Australian publisher scraps book on China’s influence, fearing Beijing



Chinese
flags flutter at Tiananmen Square ahead of the Belt and Road
Forum in Beijing

Thomson
Reuters


  • An Australian publisher has shelved a book on China’s
    influence in Australia, out of fear of reprisal from
    Beijing.
  • The publisher wanted to avoid “Beijing’s agents of
    influence” commencing complex and legal action.
  • There has been an uptick in warnings on China’s
    influence in Australian business, politics, security, and
    universities.
  • The author, a public ethics professor, says the “shadow
    Beijing casts” could put Western democracy at risk.

A large independent publisher has shelved a book on China’s soft
power in Australia, because it is concerned about reprisals from
Beijing or its “agents of influence.”

Allen & Unwin told Clive Hamilton, the author of the upcoming
“Silent Invasion: How China is Turning Australia into a Puppet
State,” that his book was an “extremely significant” title but
could open the company to “possible action by Beijing,” which
could take a range of forms, including complex and expensive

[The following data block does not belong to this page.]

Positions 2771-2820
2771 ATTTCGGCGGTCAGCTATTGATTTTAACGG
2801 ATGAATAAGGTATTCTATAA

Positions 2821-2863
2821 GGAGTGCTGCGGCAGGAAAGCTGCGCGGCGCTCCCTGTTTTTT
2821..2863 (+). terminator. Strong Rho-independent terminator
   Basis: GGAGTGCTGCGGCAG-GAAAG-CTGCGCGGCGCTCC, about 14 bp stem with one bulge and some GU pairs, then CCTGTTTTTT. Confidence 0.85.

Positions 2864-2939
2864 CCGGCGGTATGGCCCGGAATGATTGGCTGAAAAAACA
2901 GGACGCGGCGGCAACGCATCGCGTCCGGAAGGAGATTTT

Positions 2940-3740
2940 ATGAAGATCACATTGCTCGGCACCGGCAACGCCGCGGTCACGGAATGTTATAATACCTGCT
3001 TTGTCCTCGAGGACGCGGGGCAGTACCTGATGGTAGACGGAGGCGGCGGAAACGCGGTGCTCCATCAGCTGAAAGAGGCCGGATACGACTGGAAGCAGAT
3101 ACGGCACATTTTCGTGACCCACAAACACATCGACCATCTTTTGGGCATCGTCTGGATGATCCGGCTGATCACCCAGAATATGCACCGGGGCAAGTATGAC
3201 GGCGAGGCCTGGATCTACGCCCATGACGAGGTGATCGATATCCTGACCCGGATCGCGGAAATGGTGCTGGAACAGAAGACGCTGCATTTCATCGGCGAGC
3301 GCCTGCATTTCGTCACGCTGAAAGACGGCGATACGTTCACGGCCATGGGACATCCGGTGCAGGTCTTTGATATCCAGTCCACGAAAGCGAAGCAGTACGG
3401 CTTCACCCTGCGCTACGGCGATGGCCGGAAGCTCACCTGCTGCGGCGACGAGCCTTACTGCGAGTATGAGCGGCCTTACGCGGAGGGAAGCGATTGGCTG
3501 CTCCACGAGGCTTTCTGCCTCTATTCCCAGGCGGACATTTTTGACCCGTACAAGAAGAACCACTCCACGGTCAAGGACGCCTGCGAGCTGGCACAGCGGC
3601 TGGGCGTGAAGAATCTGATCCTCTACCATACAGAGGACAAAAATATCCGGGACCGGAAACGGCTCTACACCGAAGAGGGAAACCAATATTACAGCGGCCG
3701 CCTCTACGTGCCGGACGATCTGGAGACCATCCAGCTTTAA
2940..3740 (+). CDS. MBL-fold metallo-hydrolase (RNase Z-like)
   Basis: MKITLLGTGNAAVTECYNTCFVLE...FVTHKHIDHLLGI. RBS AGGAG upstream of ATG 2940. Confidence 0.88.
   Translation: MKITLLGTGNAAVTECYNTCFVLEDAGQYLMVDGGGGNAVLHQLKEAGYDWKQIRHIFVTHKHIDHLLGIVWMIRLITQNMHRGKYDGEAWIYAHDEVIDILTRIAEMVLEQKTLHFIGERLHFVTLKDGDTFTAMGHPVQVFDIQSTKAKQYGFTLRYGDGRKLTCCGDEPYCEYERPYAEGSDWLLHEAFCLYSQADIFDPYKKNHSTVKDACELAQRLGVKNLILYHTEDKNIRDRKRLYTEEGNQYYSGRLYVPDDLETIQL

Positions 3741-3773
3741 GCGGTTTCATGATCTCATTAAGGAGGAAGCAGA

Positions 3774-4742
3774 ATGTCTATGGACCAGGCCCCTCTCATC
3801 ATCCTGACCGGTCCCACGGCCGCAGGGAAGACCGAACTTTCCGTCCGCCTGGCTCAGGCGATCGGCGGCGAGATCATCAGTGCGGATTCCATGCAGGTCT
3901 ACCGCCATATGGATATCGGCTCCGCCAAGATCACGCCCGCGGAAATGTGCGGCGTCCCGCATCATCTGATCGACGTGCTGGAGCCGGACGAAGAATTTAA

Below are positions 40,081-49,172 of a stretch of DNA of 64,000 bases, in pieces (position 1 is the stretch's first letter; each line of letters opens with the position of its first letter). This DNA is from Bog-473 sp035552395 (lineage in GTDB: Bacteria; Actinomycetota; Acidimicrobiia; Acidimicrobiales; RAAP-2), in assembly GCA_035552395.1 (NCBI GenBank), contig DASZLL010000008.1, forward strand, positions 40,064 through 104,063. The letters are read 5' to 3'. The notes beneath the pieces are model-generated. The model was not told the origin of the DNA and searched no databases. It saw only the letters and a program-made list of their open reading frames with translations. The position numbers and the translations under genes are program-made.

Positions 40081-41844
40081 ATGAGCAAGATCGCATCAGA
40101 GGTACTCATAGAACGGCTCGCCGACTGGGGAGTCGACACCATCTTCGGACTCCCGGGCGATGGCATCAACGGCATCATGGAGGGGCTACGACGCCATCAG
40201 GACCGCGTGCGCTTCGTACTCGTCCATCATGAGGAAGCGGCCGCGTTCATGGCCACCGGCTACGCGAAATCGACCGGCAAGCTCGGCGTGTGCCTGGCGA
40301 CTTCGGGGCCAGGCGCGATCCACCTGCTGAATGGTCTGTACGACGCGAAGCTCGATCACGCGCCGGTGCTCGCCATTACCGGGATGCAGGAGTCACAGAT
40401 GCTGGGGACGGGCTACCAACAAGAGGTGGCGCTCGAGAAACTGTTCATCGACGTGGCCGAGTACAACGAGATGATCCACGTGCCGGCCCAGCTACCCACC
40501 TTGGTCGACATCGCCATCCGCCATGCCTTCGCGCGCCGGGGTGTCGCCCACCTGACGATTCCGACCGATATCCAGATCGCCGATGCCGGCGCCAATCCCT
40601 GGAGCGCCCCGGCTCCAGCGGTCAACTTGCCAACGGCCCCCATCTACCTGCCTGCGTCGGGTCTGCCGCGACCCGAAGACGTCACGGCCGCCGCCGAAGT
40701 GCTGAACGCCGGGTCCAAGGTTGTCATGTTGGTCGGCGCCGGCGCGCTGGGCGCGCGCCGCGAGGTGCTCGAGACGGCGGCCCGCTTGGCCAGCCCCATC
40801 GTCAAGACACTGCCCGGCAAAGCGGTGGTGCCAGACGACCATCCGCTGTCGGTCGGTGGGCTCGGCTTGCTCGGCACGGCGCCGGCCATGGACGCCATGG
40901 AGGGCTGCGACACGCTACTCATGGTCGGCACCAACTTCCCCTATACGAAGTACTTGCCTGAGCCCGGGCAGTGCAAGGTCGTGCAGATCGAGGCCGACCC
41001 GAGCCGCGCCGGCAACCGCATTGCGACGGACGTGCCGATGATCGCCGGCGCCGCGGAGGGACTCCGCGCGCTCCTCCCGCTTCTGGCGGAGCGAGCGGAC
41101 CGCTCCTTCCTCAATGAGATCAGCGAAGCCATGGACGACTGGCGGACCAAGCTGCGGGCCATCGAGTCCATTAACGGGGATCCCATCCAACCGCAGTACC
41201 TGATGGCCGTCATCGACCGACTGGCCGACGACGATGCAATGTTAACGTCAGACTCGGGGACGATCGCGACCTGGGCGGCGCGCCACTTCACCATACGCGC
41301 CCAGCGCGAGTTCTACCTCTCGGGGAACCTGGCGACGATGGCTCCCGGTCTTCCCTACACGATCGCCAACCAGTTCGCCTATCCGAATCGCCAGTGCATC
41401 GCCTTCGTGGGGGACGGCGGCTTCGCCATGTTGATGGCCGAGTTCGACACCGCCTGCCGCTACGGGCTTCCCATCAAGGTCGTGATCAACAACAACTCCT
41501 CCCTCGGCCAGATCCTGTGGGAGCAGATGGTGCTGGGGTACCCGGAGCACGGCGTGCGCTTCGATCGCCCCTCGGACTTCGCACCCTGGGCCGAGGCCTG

legal action.

The publishing company, in a statement to Business Insider, said
it had chosen to delay publication.

“After extensive legal advice we decided to delay publication of
Clive’s book “Silent Invasion” until certain matters currently
before the courts have been decided,” a spokesperson said. “Clive
was unwilling to delay publication and requested the return of
his rights, as he is entitled to do. We continue to wish him the
best of luck with the book.”

Hamilton, a professor of public ethics at Charles Sturt
University, said the decision was worrying and “if it spreads,
and other publishers are afraid of publishing criticism of
Chinese government then Western democracy is in trouble.”

“I think the key message is that the shadow Beijing casts is now
enough to spook even a…

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